Joseph is the youngest sibling of a family who owns a successful garment business in 1970’s Los Angeles. However, his brothers are jealous of how their father favors their younger brother, so they concoct a scheme to land him in trouble and out of their hair. Nonetheless, despite Joseph’s hardships, it all comes full circle as God places him exactly where he needs to be at the right time.
Production Quality (1.5 points)
In the beginning of Joseph’s Gift, there are some tight shots, a handful of odd camera angles, and instances of inconsistent lighting. However, video and audio quality are both fine even though there could be more soundtrack than there is. Elsewhere, the film’s psychological sequences have very poor special effects within them, and a few scenes are cut off very abruptly. As it is, the editing is extremely choppy due to the large amount of content trying to be covered. Nevertheless, all production aspects besides the editing improve as the screenplay goes on, which is enough to earn an average score for this section.
Plot and Storyline Quality (.5 point)
Whereas the premise of Joseph’s Gift, including the 1970’s setting and the psychological integration of Joseph’s visions are interesting, many of the film’s scenes are disconnected from each other due to lack of adequate continuity. The plot tends to jump all over the place with no warning, which hampers any hope of proper character development. A high number of characters confuses the viewer as it’s unclear who to focus on since there are so many different perspectives. This fact often causes dialogue to be fairly cheesy in order to move the story forward and precludes the audience from getting to know who the characters actually are. Elsewhere, there are some unnecessary instances of off-screen content and weirdly creepy experiences. Further, the ending is extremely rushed. Overall, this movie would have worked better as a series or non-linear plot that centralized on Joseph’s character so that certain intriguing concepts, such as Joseph being admitted to a mental institution, wouldn’t have been wasted.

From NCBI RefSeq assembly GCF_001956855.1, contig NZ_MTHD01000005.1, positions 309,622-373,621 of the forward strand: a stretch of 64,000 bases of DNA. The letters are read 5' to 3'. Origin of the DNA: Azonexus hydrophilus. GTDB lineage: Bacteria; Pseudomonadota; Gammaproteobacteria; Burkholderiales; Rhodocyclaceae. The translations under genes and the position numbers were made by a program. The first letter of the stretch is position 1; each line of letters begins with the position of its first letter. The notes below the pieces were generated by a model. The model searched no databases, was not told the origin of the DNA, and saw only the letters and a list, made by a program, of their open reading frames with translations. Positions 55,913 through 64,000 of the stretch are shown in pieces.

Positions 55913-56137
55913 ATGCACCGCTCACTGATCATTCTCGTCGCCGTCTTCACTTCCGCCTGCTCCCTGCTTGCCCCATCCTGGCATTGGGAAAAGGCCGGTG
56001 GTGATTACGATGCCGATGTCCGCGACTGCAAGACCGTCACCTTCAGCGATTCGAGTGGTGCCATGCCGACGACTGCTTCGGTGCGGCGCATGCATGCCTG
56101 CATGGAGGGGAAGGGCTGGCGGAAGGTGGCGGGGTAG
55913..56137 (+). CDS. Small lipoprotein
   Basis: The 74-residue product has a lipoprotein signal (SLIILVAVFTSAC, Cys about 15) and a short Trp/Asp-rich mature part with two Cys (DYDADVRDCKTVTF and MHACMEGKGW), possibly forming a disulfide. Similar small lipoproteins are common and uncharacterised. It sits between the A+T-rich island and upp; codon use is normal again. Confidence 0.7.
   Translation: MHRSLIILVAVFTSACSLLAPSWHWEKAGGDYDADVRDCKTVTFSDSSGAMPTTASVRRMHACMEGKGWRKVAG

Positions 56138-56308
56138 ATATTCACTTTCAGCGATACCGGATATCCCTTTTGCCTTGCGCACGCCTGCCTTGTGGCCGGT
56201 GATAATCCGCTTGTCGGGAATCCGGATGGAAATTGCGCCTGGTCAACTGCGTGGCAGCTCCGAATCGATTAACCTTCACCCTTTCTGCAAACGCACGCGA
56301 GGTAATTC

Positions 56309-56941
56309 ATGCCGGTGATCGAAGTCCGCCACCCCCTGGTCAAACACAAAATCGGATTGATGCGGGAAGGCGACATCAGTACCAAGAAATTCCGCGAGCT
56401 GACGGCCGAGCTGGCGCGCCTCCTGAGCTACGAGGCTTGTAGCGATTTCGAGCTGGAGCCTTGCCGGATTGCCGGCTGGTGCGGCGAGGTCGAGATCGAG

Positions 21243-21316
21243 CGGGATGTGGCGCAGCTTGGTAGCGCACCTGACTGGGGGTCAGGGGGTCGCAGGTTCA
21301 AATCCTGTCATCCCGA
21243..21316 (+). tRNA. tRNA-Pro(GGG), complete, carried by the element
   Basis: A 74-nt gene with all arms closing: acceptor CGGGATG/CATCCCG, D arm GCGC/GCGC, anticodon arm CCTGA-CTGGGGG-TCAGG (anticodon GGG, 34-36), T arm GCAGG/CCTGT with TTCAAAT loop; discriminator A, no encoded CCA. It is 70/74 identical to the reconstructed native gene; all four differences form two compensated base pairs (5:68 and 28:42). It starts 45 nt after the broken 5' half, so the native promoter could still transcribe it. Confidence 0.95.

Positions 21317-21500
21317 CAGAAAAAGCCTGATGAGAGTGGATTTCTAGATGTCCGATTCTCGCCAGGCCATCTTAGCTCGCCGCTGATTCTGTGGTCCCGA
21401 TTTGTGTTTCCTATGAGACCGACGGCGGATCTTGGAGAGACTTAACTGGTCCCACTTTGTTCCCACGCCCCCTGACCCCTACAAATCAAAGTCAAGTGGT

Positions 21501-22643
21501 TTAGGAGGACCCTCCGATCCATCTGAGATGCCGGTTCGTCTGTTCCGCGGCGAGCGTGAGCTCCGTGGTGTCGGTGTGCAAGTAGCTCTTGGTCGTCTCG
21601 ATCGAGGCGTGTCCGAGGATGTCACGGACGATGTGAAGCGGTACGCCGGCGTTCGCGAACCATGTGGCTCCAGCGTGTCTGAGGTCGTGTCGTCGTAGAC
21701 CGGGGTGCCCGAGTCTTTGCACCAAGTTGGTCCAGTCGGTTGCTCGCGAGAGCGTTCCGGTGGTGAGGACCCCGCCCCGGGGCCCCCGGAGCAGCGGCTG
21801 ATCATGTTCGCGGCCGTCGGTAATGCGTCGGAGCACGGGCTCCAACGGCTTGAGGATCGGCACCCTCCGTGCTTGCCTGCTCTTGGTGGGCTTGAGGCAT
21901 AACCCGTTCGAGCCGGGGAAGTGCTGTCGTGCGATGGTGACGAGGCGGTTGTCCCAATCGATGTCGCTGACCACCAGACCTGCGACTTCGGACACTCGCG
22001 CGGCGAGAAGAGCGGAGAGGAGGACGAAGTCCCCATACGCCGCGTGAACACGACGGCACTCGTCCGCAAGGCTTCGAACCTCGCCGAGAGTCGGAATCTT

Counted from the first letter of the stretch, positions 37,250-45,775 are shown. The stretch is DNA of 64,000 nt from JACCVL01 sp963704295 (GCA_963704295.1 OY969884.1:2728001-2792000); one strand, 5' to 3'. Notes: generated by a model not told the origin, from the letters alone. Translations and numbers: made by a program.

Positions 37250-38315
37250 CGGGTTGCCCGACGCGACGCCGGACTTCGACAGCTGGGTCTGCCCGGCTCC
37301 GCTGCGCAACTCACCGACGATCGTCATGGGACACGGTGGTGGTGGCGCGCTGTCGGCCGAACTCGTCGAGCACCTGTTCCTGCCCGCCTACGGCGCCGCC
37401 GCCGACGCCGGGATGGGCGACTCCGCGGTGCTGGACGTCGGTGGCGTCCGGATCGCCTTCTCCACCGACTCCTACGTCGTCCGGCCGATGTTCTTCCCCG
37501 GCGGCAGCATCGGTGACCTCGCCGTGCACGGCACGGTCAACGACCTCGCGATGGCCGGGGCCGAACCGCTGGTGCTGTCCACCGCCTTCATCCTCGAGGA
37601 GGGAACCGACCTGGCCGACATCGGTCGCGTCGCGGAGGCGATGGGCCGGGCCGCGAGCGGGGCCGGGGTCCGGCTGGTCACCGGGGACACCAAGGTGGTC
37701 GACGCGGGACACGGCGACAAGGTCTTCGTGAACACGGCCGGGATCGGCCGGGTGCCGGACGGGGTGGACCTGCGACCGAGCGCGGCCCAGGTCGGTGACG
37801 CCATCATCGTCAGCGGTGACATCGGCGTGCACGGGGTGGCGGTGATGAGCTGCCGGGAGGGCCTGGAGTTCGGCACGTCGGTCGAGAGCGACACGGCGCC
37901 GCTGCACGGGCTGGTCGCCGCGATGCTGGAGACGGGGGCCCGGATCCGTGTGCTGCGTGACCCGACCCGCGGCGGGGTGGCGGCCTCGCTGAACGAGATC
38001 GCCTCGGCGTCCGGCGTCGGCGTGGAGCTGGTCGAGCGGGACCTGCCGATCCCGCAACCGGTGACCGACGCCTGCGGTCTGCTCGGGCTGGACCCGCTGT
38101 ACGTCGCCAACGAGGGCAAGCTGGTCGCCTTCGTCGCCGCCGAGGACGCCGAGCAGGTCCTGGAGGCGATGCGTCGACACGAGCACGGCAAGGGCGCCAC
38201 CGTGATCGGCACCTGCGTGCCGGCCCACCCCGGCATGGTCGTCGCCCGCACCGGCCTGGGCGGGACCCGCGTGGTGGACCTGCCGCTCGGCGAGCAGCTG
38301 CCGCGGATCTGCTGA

Acting Quality (1.5 points)
As a whole, the acting of Joseph’s Gift is mostly acceptable. Though the emotions are forced at times and could be a bit more authentic, most of the performances, including line delivery, are least passable. While some moments seem just a bit off sometimes, the cast members collectively do enough to post an average score for this section.
When it comes down to it, offerings like Joseph’s Gift aren’t able to make a difference due to a handful of avoidable problems, such as fixable production issues and poor screenwriting. It’s one thing to have an interesting idea, but it’s enough to properly execute it. Movies are certainly complex projects to undertake, so they should never be done so in light manners. There are many forgettable films like this one that, if combined together, could make a handful of truly groundbreaking ones.
Final Rating: 3.5 out of 10 points